All of the biographical info that appeared in the obituaries published by the New York Times and others was not only fascinating but also a testament to what a powerhouse Clark was, both as an author and as a woman. But none of the obits I read mentioned that, by essentially beginning her writing career in late middle-age during the 1970s, Mary Higgins Clark was not alone, but rather in the vanguard of an interesting trend. The 1970s and 1980s were, for some reason, an era rich in novels by women who got a late start in the writing game. The fifth best-selling novel of 1978 was Scruples, a first novel by Judith Krantz, who was born just sixteen days after Mary Higgins Clark. The sixth best-selling novel of 1978 was Evergreen, a debut novel written by Belva Plain, who turned sixty-three in October of that year. Two years later, in 1980, they would meet on the bestseller list again, when Krantz’s novel, Princess Daisy finished the year at number four and Plain’s novel Random Wind finished at number seven. In 1977, one year before Krantz and Plain got their start, sixty-year-old British writer Penelope Fitzgerald published her first novel, The Golden Child. The eighth best-selling novel of 1974 was I Heard the Owl Call My Name, a first novel by Margaret Craven, who would turn seventy-three that year (she was the only woman on the year-end list of the ten best-selling novels in 1974). In 1981, Canadian author Valerie Fitzgerald, born in the same year as Judith Krantz, published her first (and only) novel, Zemindar, a massive, award-winning historical romance that is often compared with M.M. Kaye’s The Far Pavilions and has remained in print for nearly forty years now. In 1983, Mary Wesley, another Brit, published her first novel, Jumping the Queue, at the age of seventy-one. A year later, American Harriet Doer won a National Book Award for her first novel Stones for Ibarra, published when she was seventy-four. The fifteenth best-selling novel of 1979 was Ruth Beebe Hill’s massive (and controversial) book about American Indian life Hanta Yo. The author was sixty-six at the time and never published another novel, despite living to the age of 102. Romance novelist Barbara Taylor Bradford published the first of her many bestsellers, A Woman of Substance, in 1979, the year she turned forty-six. V.C. Andrews, whose trademark was gothic horror mixed with incest, published Flowers in the Attic, her first and most famous best-selling novel in 1979, when she was fifty-six. Cynthia Freeman first hit the year-end bestseller list in 1980, when her novel Come Pour the Wine was the eleventh best-selling book of the year. She made her literary debut in 1975, the year she turned sixty, with the novel A World Full of Strangers. One of the most interesting literary stories of the era was the publication of Helen Hooven Santmyer’s novel . . . And Ladies of the Club, which was the sixth best-selling novel of 1984, the year in which the author turned eighty-nine. It wasn’t her first book. The author wrote three novels between 1922 and 1930 but managed to get only two of them published at the time. Neither of them sold well or drew much attention. She then remained almost entirely off the literary radar until, very late in life, when she published the massive (approximately 1,400 pages) bestseller that made her famous. Another literary oddity of the era was The Life and Times of Heidi Abromowitz, a first novel by Joan Rivers, which was the ninth bestselling novel of 1984, the year that the author turned fifty-one.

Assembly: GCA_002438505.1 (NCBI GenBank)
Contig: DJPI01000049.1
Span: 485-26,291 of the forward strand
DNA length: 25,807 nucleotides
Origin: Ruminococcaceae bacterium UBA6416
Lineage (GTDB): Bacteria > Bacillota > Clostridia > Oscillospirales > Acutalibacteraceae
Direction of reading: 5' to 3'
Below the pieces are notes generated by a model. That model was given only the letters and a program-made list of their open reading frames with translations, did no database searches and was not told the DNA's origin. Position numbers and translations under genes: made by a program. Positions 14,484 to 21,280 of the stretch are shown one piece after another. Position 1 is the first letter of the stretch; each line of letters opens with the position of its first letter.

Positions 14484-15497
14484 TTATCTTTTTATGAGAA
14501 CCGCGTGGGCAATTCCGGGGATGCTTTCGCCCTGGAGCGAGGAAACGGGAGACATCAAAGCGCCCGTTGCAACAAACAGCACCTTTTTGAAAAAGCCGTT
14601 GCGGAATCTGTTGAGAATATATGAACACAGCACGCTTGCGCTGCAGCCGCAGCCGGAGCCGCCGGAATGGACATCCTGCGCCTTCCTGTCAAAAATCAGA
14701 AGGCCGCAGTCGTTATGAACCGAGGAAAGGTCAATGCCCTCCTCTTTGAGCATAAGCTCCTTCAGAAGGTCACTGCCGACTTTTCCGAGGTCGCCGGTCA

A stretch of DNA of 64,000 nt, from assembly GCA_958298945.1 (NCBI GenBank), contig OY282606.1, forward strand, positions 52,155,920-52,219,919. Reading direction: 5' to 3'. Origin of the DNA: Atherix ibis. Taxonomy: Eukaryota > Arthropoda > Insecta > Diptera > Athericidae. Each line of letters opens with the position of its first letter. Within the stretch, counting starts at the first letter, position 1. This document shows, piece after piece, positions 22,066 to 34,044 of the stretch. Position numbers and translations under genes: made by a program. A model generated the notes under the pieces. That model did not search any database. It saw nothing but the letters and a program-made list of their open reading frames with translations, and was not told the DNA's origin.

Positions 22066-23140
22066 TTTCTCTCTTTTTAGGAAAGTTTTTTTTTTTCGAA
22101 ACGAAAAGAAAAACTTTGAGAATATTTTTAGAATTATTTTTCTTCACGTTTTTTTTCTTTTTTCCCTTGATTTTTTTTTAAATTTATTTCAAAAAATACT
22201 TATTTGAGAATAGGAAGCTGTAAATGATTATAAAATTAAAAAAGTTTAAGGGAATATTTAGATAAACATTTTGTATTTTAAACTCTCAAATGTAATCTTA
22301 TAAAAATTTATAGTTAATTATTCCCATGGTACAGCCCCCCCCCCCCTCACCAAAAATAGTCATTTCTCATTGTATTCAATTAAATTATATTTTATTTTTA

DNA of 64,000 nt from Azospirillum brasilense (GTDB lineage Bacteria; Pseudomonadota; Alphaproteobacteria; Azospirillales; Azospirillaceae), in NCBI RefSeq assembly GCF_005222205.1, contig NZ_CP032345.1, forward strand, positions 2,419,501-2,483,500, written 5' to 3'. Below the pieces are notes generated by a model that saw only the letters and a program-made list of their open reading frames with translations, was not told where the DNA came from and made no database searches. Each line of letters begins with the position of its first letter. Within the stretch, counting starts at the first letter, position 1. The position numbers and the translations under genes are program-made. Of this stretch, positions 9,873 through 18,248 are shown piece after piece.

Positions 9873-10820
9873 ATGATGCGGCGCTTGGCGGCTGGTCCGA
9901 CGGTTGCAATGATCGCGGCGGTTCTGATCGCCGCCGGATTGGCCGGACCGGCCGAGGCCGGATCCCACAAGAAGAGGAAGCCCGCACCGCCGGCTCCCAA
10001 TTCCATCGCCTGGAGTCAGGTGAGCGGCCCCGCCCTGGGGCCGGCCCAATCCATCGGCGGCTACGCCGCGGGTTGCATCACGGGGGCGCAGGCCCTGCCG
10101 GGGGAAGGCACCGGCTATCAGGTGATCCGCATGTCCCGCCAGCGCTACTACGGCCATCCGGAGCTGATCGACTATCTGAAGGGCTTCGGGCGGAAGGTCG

On the younger side of this trend were Toni Morrison, who published her first novel, The Bluest Eye, in 1970 at the age of forty, and Colleen McCullough, who published her second (and best known) novel The Thorn Birds in 1977 when she was forty (it finished the year at number two on the New York Times bestseller list, behind only The Silmarillion, by J.R.R. Tolkein. Tolkein was dead by then, so McCullough outsold every other living novelist that year). The following year, 1978, Elizabeth Forsythe Hailey made her literary debut when her first novel A Woman of Independent Means was published. She was in her fortieth year. In 1980, at the age of forty-two, Jean Auel practically invented a new genre with the publication of her novel The Clan of the Cave Bear, an epic tale about prehistoric humans. Auel and Krantz would meet on the year-end bestsellers list in 1982, when Krantz’s Mistral’s Daughter captured the number-five spot and Auel’s The Valley of Horses captured the sixth spot. Auel’s novel The Mammoth Hunters was the best-selling novel of 1985, and her The Plains of Passage was the best-selling novel of 1990.